It’s Been 40 Years Since a 12-Year-Old Iowa Boy Disappeared
If you lived in Iowa back in the early 1980s, then you no doubt remember the disappearance of Johnny Gosch. Johnny Gosch was a 12-year-old paperboy in West Des Moines who vanished from his paper route in 1982. The case remains a mystery to this day, nearly 40 years later.
It all started the morning of Sunday, September 5th. Johnny, a paper boy for the Des Moines Register, left for his paper route with the family dog Gretchen. Both Wikipedia and the Des Moines Register report that Johnny would normally leave with his father, but he went with just the dog that morning. After picking up his papers at Valley United Methodist Church at 42nd Street and Ashworth Road with other local paper boys, he set off on his route with his wagon. That was the last confirmed sighting of Johnny Gosch.
After receiving some calls about undelivered papers, Johnny's dad John went out to find him. That's when he discovered Johnny's wagon at 42nd Street and Marcourt Lane. When Johnny's parents called the police to report him missing, they were told that he couldn't be classified as a missing person until it had been 72 hours. At one point, the police thought Johnny was a runaway, but eventually decided that he was likely kidnapped, although they couldn't find much evidence. The case still remains open.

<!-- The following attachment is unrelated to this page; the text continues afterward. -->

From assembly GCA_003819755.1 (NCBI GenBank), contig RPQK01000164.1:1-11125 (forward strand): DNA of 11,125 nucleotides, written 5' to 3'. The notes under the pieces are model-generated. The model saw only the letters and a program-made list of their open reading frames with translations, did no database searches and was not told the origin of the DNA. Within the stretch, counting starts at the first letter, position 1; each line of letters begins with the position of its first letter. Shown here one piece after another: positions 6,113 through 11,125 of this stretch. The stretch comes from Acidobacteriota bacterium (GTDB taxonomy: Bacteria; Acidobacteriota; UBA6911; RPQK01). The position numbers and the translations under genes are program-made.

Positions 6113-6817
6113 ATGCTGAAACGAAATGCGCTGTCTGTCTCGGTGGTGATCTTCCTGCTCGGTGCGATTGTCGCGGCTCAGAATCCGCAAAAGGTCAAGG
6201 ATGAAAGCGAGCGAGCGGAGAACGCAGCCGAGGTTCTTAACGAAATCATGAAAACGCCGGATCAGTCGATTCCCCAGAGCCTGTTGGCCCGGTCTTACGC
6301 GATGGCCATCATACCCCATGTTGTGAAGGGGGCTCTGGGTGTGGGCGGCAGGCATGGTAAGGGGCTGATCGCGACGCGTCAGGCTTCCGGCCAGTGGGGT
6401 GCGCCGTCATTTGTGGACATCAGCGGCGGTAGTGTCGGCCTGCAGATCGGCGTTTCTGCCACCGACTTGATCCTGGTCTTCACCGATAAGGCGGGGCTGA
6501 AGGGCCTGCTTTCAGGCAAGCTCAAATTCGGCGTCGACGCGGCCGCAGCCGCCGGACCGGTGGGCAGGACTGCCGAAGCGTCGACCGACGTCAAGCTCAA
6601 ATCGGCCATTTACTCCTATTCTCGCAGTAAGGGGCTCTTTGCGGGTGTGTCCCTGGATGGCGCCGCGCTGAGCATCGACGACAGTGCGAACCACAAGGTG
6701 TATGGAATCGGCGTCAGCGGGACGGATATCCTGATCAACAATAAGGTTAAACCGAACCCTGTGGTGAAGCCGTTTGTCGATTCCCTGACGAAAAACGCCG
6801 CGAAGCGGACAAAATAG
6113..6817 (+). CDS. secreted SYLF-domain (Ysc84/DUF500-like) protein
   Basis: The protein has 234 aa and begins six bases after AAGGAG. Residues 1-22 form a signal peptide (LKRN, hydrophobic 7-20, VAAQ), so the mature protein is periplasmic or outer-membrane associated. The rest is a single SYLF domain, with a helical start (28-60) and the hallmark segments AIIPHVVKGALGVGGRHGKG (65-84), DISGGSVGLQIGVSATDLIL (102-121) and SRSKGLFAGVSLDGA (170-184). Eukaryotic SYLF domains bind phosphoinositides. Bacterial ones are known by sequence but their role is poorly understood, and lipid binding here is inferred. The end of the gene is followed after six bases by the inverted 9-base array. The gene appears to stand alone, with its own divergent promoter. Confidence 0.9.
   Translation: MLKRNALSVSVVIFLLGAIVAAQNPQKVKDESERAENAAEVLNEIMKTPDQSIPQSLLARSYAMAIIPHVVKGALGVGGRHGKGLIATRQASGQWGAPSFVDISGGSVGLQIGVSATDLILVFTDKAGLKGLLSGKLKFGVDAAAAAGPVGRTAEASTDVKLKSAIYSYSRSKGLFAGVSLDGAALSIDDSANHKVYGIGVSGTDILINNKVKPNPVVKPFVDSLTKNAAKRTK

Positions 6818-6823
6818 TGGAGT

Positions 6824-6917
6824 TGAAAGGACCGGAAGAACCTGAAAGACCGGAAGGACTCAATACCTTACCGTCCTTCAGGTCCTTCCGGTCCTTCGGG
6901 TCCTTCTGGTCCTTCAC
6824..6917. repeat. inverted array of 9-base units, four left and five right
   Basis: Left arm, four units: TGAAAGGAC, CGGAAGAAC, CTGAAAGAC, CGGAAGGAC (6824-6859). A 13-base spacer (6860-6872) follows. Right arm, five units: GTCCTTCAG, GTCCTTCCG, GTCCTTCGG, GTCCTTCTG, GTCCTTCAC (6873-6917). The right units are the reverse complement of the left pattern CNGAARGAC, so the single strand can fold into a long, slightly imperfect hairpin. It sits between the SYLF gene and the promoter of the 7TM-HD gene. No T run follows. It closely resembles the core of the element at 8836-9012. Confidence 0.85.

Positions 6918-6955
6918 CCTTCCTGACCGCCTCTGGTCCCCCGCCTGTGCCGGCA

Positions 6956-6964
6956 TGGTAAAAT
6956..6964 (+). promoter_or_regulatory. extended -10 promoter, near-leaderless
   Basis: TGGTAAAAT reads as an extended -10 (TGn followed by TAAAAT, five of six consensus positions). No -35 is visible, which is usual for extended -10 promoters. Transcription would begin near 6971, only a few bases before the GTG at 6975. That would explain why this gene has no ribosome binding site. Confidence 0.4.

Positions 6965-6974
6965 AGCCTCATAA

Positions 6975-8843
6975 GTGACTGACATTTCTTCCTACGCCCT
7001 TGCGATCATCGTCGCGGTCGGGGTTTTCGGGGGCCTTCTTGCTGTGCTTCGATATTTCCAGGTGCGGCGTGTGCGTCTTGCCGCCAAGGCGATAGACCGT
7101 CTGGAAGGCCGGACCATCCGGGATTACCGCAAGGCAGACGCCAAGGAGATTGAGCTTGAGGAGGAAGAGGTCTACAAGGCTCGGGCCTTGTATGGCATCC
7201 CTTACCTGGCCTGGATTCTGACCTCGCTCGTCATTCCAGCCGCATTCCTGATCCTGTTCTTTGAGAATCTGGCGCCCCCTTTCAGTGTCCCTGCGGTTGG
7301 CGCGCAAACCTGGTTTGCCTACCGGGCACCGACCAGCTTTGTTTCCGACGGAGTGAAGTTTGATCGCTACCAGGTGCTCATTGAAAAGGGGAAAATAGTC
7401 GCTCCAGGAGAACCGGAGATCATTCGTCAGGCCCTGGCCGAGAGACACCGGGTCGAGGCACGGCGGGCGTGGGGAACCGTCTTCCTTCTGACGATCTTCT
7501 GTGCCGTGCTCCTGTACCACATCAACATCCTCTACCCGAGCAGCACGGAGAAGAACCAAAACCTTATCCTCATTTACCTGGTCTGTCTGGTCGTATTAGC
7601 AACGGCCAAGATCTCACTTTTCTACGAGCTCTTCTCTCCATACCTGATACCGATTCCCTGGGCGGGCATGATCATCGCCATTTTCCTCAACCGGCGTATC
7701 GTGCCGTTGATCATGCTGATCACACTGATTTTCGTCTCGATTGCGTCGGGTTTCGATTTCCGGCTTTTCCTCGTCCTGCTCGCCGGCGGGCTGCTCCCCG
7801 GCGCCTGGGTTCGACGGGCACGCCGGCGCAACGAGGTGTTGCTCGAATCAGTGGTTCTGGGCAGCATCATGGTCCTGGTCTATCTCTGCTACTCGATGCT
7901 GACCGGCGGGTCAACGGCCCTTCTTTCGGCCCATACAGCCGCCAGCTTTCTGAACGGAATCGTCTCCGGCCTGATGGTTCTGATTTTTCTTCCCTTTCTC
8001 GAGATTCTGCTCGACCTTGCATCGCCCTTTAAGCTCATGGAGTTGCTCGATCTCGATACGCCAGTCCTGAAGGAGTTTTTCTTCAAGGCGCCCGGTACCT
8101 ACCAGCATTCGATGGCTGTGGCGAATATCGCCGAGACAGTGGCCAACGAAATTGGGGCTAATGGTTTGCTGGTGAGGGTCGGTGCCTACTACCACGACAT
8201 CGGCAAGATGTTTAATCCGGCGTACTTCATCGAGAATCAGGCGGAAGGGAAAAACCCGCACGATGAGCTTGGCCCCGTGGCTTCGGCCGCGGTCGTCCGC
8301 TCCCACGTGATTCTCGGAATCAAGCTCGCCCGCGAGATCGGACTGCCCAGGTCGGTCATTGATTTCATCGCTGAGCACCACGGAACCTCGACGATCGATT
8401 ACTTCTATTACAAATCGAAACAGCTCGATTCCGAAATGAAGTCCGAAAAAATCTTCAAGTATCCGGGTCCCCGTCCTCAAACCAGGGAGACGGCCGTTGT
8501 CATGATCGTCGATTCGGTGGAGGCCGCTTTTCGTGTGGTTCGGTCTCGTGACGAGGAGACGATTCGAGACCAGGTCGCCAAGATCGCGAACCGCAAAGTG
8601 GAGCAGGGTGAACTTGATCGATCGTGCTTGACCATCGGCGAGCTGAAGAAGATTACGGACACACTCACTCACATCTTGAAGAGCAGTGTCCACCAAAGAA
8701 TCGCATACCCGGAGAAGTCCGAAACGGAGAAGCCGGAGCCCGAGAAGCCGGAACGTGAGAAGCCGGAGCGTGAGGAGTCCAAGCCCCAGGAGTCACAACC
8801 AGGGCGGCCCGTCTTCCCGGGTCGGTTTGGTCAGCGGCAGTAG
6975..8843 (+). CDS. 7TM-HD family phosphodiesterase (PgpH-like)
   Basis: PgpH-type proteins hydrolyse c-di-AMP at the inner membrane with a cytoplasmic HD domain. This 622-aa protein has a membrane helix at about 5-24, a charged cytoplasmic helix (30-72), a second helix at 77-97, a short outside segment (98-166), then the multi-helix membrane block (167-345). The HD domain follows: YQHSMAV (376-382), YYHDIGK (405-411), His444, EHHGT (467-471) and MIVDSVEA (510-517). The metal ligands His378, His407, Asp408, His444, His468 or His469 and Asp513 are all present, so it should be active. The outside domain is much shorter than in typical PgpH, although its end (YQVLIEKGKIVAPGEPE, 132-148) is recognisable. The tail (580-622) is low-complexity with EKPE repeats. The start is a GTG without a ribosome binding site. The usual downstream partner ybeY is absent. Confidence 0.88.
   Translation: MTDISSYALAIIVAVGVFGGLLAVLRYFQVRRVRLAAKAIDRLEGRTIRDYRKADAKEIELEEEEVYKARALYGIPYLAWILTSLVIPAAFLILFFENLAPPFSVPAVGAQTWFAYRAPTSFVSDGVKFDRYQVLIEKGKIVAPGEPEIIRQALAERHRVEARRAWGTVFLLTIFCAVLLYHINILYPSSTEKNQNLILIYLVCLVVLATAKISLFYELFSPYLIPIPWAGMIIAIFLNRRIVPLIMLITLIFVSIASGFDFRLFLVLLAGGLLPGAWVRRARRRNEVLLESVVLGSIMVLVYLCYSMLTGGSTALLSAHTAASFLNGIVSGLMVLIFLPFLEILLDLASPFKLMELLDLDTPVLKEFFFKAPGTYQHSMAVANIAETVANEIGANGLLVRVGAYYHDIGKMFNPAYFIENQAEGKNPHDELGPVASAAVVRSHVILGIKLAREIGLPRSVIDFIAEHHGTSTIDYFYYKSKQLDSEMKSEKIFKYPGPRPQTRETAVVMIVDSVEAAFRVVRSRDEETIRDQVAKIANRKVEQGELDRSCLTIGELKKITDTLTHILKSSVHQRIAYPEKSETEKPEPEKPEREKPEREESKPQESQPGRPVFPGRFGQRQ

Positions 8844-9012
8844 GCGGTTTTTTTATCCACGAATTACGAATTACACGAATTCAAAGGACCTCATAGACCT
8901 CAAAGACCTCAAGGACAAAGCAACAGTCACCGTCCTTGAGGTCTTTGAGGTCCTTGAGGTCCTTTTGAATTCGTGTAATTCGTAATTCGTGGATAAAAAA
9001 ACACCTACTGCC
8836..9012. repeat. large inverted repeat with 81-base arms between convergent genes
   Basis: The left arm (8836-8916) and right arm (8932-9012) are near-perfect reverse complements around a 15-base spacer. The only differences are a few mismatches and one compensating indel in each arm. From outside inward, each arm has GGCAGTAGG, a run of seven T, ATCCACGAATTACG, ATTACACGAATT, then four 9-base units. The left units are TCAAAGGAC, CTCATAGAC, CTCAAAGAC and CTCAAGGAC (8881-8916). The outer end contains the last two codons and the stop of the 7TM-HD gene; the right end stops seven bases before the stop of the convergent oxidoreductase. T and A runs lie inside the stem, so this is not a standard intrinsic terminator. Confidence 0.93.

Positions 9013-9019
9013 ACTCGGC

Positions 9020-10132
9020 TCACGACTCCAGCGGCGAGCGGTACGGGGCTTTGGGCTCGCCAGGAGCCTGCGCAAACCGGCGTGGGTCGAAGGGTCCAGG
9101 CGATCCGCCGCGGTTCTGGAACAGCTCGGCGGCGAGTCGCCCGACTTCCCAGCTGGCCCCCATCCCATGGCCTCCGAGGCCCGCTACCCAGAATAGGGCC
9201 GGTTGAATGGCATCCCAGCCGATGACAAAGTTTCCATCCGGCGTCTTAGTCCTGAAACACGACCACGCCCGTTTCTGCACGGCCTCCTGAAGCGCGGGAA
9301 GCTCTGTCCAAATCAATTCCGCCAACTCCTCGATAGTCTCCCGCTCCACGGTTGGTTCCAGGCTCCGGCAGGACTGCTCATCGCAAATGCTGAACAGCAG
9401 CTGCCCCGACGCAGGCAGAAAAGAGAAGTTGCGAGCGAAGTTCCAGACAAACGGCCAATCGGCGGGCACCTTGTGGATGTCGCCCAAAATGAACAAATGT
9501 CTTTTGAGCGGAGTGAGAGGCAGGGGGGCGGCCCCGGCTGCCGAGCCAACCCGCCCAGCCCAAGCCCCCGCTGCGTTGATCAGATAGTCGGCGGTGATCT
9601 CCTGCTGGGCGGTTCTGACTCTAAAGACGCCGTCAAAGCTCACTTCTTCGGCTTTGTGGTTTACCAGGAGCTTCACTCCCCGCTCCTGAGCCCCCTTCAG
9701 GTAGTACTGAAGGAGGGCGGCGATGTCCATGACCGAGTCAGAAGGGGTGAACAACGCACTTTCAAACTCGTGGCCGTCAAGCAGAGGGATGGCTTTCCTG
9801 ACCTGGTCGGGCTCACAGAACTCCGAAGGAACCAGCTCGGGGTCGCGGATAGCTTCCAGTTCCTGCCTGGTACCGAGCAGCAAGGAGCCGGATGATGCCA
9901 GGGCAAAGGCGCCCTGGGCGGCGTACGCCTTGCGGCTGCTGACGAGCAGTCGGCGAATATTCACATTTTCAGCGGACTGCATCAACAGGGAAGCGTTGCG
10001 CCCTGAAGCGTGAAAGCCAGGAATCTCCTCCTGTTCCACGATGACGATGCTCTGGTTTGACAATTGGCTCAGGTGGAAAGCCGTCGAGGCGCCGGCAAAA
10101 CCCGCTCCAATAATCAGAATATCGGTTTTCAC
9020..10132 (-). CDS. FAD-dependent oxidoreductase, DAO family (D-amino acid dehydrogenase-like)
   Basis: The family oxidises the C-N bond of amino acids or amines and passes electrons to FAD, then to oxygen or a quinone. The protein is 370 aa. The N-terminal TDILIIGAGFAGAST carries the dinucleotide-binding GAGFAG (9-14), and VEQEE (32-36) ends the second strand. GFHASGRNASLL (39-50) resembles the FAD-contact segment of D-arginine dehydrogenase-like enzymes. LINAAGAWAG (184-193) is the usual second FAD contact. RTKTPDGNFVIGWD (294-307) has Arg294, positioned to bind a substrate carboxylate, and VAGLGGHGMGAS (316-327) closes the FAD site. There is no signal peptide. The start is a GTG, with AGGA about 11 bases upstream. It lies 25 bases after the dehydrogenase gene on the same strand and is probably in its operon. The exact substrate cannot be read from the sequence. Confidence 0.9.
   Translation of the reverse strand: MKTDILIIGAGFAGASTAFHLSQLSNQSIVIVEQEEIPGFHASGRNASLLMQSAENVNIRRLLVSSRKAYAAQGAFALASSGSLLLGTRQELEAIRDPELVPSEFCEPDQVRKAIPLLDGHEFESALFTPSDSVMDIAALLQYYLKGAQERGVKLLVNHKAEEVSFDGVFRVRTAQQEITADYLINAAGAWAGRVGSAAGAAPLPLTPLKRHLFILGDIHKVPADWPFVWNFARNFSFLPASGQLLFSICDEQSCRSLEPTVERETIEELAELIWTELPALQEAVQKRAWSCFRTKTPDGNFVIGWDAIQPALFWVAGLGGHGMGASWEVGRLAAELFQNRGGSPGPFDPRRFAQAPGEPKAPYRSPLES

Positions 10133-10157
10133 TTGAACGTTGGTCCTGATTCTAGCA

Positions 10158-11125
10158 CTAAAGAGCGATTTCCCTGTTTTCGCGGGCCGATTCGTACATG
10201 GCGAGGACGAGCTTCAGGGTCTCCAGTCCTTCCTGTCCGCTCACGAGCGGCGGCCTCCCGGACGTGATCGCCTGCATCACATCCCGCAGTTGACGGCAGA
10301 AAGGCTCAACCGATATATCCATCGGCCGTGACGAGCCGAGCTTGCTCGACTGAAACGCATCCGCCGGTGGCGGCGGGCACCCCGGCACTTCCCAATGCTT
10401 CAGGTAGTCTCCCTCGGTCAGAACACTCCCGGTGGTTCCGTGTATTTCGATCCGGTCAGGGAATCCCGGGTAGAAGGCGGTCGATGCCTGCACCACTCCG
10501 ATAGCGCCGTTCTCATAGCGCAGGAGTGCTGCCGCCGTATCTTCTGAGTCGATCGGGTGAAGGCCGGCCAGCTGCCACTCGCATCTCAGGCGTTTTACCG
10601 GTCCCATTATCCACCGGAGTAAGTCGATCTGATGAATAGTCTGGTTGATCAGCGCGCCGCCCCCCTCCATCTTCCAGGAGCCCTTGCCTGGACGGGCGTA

Since Johnny's disappearance 40 years ago, a lot has happened. Initially, other paper boys and neighbors reported various sightings of Johnny, which lead to suspect sketches. After disagreements with police, his parents John and Noreen ended up hiring professional investigators to help solve the case. In the Des Moines Register article, Noreen estimates that they've spent around $350,000 on various search efforts over the years. John and Noreen also lobbied to raise awareness about missing children, which led to the passing of a law requiring police to immediately investigate missing child cases.
There are many theories on what exactly happened to Johnny, but his mother Noreen believes that he was sold into a sex-trafficking ring. She also says that he came to visit her back in March of 1997, but told her that she couldn't tell anyone about it because it would put them all in danger. Johnny's father John isn't sure that visit actually happened.
Johnny was one of the first missing people to ever have his photo put on a milk carton, and his case marked a change in the way people all over Iowa lived their lives. You can read the full, detailed story from the Des Moines Register. KCCI will run an hour-long special on the case on Monday, September 5th at 7 p.m.